JL:  I was an early reader. Right from the beginning, the magic of the written word enthralled me. I read Tom Sawyer in third grade, and shortly thereafter became addicted to the Hardy Boys, and all the Landmark biographies, and then everything. Writing just seemed like the most important thing in the world to me. When I read Hemingway for the first time, and then Lawrence Durrell’s “Alexandria Quartet,” I knew I wanted writing to be my career. I had no idea how that was going to happen, but I started writing regularly, kept a diary, got used to the rhythm, and did it every day. By the time I started college, I was truly “hooked.”

What inspires you?

JL:  This might sound overblown, but the human condition inspires me. I’d love to understand all of it, and know of course that I never will. But the search for its essence, if there is such a thing, or even its faint shadow, is an overriding and endless passion that I don’t think I will ever outgrow.

Where do you write?

JL:  I write in a house/office in the downtown “core area” of Davis, California, a small university town near Sacramento. It’s a great place to live and work, and I’ve been happy here since 1992.

Some authors are very habitual in the way that they write – do you have any idiosyncrasies you’d like to share?

JL:  I’m one of those “very habitual” writers. I get up about the same time every morning – now closer to 8:00 than the 6:30 I averaged when my children still lived at home. I’m working out by 9:00. I get to the office at around 11:00, and generally check emails and do various other computer stuff until around 1:00 (I refer to this time as “sorting my socks”). Finally I start writing and keep at it until 5:00. No music. No nights or weekends. With this schedule, I’ve managed to put out a book a year for the past twenty years or so.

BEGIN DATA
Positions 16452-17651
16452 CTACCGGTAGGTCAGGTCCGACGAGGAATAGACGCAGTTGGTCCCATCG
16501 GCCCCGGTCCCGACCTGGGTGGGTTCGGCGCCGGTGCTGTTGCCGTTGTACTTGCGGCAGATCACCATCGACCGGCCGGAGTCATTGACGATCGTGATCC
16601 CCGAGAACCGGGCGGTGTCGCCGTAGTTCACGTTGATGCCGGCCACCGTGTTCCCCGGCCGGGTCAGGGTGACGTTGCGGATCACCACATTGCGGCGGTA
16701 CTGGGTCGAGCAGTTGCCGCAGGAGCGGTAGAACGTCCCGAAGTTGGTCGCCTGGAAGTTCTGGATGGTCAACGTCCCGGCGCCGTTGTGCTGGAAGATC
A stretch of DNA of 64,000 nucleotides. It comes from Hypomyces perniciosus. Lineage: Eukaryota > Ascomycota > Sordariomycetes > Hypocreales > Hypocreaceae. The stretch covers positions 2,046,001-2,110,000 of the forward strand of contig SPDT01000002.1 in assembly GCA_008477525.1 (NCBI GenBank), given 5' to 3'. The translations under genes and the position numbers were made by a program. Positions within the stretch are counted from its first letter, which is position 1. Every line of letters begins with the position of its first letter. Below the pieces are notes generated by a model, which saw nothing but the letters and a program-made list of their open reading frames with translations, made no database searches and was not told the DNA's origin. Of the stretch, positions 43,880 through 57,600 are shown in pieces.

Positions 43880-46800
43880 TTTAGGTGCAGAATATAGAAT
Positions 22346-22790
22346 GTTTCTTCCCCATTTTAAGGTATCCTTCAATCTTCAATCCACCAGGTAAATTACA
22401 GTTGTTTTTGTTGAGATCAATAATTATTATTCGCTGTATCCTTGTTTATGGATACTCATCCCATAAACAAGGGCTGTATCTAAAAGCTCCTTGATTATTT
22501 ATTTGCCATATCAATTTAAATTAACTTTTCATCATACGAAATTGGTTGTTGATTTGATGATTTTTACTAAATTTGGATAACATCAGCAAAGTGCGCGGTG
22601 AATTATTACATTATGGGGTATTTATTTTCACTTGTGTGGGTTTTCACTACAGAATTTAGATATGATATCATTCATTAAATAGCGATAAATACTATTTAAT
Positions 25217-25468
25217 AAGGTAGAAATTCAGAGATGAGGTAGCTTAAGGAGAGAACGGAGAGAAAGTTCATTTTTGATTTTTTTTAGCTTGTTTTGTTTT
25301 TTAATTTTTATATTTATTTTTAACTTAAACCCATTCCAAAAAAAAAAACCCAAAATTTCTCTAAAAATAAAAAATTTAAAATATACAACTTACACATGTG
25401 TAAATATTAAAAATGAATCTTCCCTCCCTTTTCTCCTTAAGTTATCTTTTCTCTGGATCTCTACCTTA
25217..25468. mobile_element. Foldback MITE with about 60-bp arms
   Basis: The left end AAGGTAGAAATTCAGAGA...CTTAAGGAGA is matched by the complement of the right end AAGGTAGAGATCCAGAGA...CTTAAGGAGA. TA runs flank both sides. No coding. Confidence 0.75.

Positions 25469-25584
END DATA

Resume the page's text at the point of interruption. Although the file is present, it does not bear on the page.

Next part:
Before becoming a writer, you were a musician. How did your experiences in the music industry affect your writing?

JL:  I very much loved playing music, which I did until I was thirty. Exactly thirty. I disbanded my band on my 30th birthday, and started writing Sunburn, which won a literary prize and became my first published book. So the two “careers” didn’t really impact one another directly. On the other hand, most of the songs I performed with my band were originals, and in the course of writing those 500 or so songs, I think I got comfortable with the idea of my “creativity,” of writing things I cared about, so that when I made the switch to prose writing, I didn’t feel like I was moving to a different language, so to speak, so much as simply changing my vocabulary.

As someone who got started as a writer with no connections in the publishing industry, do you have any advice for young writers in a similar position?

JL:  Oh my gosh, did I ever do everything wrong! I believe that young writers today are in general much more knowledgeable about the publishing industry than I ever was. Most people know, for example, that one needs an agent. Many young writers also have a game plan in mind for their careers – they’ll be writing two or three books a year, for example, maybe a mystery and a romance, or a fantasy and a stand-alone. They’ll know they can use a pseudonym or two or three and at the same time, write under their own names.

I knew none of this, and back when I was starting out just after the Civil War, I don’t believe much of this information was readily available. Much of it was trial and error, mostly the latter. Today, events just like Thrillerfest combat all of that ignorance and angst. Writers and agents are willing to talk to new writers, to give advice and direction, and to share ideas. So my real advice to beginnings is to ask questions and listen to the answers. The writing life is just that: a life. It is not one published book, at least not usually, but a body of work, of relationships with publishers, editors, agents, reviewers, and other writers. And the great news for the newcomers is that the world of the writer is now pretty generally accessible to one and all.